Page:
By Nancy Stiles
By Cheryl Baehr
By Mabel Suen
By Cheryl Baehr
By Nancy Stiles
By Cheryl Baehr
By Tara Mahadevan
By Cheryl Baehr
There are few destinations more repellent than a shopping mall. It's depressing enough watching other consumers devote so much debt and energy to shoring up their external selves, but when you realize you're right alongside them, buying baggy cargo pants at the Gap, spirits really sag.
Yet, as malls go, Plaza Frontenac is more tolerable than most. When my squeamish city-dwelling compatriots revile the place as a magnet for Range Rovers and Polo shirts, they succumb to reverse elitism. At Frontenac you can always find a parking space, its small scale does not addle the wits, and there is a weird, almost reverent hush inside. Also, there's entertainment in the shape of blue-eyed, uniformed prep-school girls who stare at you and then dart off in a swish of plaid, laughing maniacally. I won't call it civilized, but it comes close.
It would come even closer if it were filled with nothing but restaurants like Cardwell's on the Plaza.
1701 S. Lindbergh Blvd.
Frontenac, MO 63131
Take the pork chops: This pair of inch-thick worthies, grilled and finished with apple liqueur and a smattering of warm "late summer" apples, had my accomplice Banjo Bob in raptures. A delicately infused herbal scent expertly manipulated the meat's natural affinity for the apples. With a cheesy potato gratin and a handful of crisp vegetables, this was comfort food in gourmet hyperdrive.
Opened in 1994 as a satellite of the Clayton enterprise of the same name, Cardwell's at Frontenac was jettisoned from the mothership two years ago; now it's an entirely separate entity run by Bill Cardwell and brilliant chef Dave Owens. A trendy, upscale bistro with a vegetarian slant (Owens also writes a vegetarian cooking column for the Post-Dispatch), Cardwell's on the Plaza continues to offer some of the city's most inspired cooking.
If you enter by the parking-lot door, you'll hardly notice you're in a mall. The interior space, airy with light woods, is deceptively large, but assorted decorating schemes and a prominent bar studded with well-dressed patrons divide the room into more intimate groupings. For closer encounters, there are four or five individual dining nooks; on one visit we scored the Mark McGwire room. This cozy private niche, just big enough for a four-top, is ideally suited to plotting subterfuges, breaking up with girlfriends and reviewing restaurants. On the wall, one of those garish sports lithographs features our city's lone celebrity, with a brass plaque declaring that the great man himself once dined at this very table. "He must have had this chair," smirked my friend Sticks. "It's kind of sunken-in."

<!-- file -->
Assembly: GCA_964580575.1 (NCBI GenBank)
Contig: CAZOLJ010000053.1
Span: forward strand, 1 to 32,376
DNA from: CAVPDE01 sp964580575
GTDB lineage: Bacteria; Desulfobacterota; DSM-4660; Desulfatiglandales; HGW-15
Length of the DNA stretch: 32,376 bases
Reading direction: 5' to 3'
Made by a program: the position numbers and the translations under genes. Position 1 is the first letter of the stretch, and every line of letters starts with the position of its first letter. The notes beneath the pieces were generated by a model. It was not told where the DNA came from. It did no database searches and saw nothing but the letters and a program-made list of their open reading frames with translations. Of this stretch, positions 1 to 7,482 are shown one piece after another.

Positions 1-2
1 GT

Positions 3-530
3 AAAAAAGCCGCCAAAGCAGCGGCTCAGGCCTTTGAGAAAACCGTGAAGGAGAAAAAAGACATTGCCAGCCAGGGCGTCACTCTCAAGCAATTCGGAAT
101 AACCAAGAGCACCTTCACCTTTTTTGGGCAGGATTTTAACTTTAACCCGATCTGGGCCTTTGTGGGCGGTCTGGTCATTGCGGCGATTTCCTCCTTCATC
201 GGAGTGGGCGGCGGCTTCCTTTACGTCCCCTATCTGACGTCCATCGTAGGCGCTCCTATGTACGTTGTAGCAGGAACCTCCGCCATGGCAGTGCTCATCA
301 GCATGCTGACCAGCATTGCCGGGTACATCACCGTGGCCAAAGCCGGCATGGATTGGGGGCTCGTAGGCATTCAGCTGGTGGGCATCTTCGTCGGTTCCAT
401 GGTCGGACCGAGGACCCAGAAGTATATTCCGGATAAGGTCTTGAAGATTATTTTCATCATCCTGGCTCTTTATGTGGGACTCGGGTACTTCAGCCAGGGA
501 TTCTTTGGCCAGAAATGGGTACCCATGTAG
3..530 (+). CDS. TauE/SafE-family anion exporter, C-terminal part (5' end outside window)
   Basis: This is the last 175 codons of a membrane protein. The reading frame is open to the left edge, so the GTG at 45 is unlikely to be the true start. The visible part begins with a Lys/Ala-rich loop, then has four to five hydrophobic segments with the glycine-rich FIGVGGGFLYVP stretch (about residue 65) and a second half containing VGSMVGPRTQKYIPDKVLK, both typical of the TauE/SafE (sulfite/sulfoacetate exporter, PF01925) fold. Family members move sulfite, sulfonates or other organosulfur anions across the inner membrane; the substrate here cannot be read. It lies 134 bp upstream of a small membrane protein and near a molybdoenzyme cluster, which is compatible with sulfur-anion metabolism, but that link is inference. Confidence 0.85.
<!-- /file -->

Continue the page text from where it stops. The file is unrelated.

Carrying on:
By the time of our last visit, the southern half of the dining room had undergone the makeover I would have recommended if anyone had asked me. Tasteful white linen had replaced the fussy-floral vinyl tablecloths, and the high-backed chairs, previously swathed in a grim, greasy satin, now sported bright new covers. These two alterations were startlingly effective; the room suddenly looked chic and pulled-together, like you'd expect from a place that charges 9 bucks for a cheeseburger.
Doubtless Cardwell's burgers are gold-plated, but we skipped ours once we realized that, for about the same price, we could worship a plate of fried calamari, the holiest junk food ever. Ours were glowing, robust specimens: Salty, spicy, crunchy and impossibly tender, they arrived with an addictive chile-lime mayo. Alas no tentacles, but I'm the only one who missed them.
And what of the goat-cheese torte, you ask? Finally, cheesecake isn't just for breakfast anymore. Warm, tangy and miraculous, our wedge of savory pie had the ethereal texture of chiffon. It was so light it hovered over a bed of field greens tossed with a delicious orange-scented vinaigrette. Sadly, throngs of strong red onions detracted from the pleasure of finding a handful of roasted vegetables nestled among the greens, and Sticks barely managed to stifle a cry for more potatoes (we found but one tiny specimen). Still, there was no denying that the green beans, crispy and righteous, made up for this oversight.